Snow in Brisbane is rare but other parts of Queensland fare better
Snow chasers flocking to the Queensland-NSW border this week may not think of Brisbane as a possible snow-spotting location, and save for just a few occasions in the past 100 years they've been right.Key points:
- Snow has been reported in Brisbane as far back as the 1860s
- The city isn't likely to see snow this cold snap, but the border region might
- The state's largest recorded snow event was in 1965 when it was as far north as Mackay
The Bureau of Meteorology has only three official records of snow in Brisbane: June 1927, June 1932 (witnessed by seven people), and September 1958 (light flakes were seen by four people at 5:15pm in Moorooka, Wooloowin, Bowen Hills and Taringa.
Snow was last reported in Queensland generally on June 4, 2019 in Girraween National Park and at Eukey near Stanthorpe.
On Wednesday, daytime temperatures plummeted anywhere from 3 to 8 degrees below June averages across the state's south-east.
Toowoomba, the Granite Belt and Darling Downs have more commonly reported snow than Brisbane, with newspapers from as far back as the 1860s reporting the "unusual visitation" of snowflakes.
But in July 1882, the Brisbane Courier reported snow was confirmed in Brisbane and Toowoomba.
'Delicate flakes' in 1927
"The snow was most noticeable in Woolloongabba, but in Stanley Street, South Brisbane it was sufficiently heavy to allow of people wiping it from their clothing.
"In the vicinity of the museum the fall was, though very slight, plainly noticeable.
"It is said that snow fell in this city 35 years ago, and the summer following the period of the fall was remarkable for its excessive heat."
Light falls of snow were reported several times through the years following. In June 1927, the Brisbane Courier stated:
"The very suggestion that snow has fallen in Brisbane is enough to raise an incredulous smile on the face of the most sedate, yet there are people who assert that they saw snowflakes fall in the city yesterday.
"The 'downpour' lasted for only a few seconds and the flakes were so delicate that a sharp eye was required to identify them, but undoubtedly they were snow."
A photo of the country politicians' lodge in the grounds of Parliament House — a building that was demolished in the 1970s — appears to show thick snow or hail dusting the building and its garden.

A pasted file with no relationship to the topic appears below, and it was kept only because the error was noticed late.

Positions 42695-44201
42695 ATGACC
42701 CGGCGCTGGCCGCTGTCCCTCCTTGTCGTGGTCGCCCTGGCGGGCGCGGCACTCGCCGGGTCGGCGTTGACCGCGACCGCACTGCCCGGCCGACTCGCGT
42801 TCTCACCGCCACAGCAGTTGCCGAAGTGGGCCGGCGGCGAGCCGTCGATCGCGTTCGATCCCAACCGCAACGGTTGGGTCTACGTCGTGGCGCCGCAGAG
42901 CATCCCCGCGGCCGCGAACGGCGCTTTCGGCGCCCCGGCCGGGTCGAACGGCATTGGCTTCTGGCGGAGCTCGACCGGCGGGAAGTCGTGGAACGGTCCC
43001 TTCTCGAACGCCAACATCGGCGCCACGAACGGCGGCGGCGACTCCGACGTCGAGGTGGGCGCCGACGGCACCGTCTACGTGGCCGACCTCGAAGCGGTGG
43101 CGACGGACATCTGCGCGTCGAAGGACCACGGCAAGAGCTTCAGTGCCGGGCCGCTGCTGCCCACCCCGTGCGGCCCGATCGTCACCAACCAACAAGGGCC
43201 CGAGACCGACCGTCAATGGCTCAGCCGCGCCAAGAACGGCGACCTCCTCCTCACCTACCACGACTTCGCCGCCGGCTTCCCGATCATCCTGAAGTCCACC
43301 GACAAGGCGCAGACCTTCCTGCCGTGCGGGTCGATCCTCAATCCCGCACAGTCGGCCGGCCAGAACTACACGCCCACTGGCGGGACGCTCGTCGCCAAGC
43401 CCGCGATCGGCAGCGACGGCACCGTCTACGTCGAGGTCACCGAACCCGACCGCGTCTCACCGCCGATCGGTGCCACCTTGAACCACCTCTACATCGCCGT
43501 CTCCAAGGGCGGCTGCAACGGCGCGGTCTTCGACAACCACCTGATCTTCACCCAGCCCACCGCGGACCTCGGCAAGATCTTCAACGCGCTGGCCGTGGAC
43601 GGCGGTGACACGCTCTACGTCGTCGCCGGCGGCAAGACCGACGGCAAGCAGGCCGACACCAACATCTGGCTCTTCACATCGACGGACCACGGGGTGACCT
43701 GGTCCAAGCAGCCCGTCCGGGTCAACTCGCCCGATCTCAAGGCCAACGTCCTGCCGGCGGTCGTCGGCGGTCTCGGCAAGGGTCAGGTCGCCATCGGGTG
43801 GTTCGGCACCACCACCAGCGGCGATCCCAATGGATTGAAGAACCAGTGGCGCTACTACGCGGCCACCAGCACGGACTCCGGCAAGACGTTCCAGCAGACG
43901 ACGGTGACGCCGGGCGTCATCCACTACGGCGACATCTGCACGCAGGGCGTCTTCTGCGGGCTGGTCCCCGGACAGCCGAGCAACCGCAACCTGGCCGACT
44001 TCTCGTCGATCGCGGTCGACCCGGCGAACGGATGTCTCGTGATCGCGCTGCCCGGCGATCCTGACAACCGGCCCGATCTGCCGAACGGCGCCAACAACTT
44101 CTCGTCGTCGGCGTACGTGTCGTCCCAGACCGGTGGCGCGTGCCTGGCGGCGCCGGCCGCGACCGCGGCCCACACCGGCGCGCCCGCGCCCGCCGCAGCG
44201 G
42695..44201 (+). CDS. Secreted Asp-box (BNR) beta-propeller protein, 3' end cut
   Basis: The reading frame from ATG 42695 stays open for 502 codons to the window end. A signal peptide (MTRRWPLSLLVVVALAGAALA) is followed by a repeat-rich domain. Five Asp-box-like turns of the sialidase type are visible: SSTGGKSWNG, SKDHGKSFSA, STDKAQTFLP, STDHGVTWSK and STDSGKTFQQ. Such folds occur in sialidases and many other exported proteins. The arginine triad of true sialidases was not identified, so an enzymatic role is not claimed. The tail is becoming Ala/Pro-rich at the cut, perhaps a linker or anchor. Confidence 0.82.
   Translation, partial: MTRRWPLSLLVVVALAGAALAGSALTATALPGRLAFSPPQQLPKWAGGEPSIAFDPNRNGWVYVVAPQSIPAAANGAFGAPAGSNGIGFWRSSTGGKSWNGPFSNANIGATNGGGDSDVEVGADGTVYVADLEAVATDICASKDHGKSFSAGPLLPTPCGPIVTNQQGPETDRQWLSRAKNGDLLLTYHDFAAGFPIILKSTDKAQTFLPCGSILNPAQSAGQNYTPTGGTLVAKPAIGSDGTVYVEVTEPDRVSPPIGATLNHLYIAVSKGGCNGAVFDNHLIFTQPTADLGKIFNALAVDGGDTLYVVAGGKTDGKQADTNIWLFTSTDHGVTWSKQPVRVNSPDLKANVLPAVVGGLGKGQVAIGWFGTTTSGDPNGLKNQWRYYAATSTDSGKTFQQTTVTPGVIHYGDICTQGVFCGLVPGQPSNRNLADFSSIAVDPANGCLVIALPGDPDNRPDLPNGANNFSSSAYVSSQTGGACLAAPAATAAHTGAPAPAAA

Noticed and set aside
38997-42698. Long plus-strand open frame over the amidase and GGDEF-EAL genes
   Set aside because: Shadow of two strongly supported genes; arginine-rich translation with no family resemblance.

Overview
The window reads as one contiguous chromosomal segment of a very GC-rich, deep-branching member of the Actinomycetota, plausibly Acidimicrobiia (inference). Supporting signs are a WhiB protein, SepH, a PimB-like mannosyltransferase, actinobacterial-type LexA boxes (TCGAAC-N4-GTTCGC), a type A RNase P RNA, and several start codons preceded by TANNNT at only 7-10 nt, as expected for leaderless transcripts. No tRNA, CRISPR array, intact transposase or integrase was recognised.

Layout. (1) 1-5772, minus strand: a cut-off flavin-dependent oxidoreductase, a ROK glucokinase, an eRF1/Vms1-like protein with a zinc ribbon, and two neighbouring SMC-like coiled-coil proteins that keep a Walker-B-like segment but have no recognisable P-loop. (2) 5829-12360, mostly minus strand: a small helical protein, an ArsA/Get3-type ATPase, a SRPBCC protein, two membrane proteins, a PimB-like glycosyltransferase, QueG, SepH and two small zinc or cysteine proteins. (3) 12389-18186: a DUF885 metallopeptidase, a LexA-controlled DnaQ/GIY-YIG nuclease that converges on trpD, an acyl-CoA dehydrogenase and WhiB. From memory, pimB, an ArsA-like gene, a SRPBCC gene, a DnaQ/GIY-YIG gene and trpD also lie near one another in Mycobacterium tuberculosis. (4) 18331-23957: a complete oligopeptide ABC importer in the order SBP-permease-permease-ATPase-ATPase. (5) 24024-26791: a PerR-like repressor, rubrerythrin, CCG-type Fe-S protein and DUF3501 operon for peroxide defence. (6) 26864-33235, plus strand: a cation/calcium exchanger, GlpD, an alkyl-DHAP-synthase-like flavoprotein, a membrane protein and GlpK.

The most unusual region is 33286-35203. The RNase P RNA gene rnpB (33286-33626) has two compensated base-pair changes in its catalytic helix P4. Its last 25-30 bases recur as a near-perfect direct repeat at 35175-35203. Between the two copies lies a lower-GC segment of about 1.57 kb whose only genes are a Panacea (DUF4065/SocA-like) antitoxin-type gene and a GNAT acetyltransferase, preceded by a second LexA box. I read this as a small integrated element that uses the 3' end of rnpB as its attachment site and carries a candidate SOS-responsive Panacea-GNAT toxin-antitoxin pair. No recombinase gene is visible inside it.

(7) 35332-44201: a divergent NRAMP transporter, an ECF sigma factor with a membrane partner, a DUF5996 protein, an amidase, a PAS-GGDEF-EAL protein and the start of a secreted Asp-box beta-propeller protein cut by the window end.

The date of the photo is uncertain. It forms part of the State Library of Queensland's digitised collection of film negatives from the Truth newspaper, a tabloid that specialised in sport, crime and gossip from 1900 to 1954.
The photo may have been taken during the 1927 snowfall but was not published that month.
Instead, a copy of the photo appears in a December 1933 Truth article about the lodge and politicians' summertime habits, and is dated accordingly.Snow fights and bushfires
Snow fell on the border in 1932, when the Maryborough Chronicle reported opportunistic Wallangarra residents had a fight using snow carried in on the mail train.
In 1938, rain, hail and snow hit the Darling Downs and Toowoomba, forcing a plane flying from Brisbane to Toowoomba to turn back at Gatton for fear of climbing over the range into icy wild winds — the snow missed Brisbane.
In October 1941, Brisbane was battling bushfires and Caboolture pineapple farms were destroyed by a blaze — all while Stanthorpe residents "indulged" in snowball fights, the Central Queensland Herald reported.
More recently, a cold snap in 1984 saw blankets of snow and ice fall across New South Wales, Victoria and parts of south-east Queensland, including Stanthorpe, with anecdotal reports of snow in Brisbane.
Heavier snow falls occurred in 2015 and 2019 across the Granite Belt, enough to cover towns and for people to make snowmen.
The 2015 snowfalls were estimated as some of Queensland's heaviest in 30 years.Find more local news
The weather bureau says it has snowed, on average, about every two to three years in Queensland since the 1970s; prior to that it snowed every one to two years.
The state's largest recorded snow event was in 1965, when snow was reported across swathes of western and central Queensland, even as far north as Eungella National Park west of Mackay.
This time, Brisbane appears set to miss out again.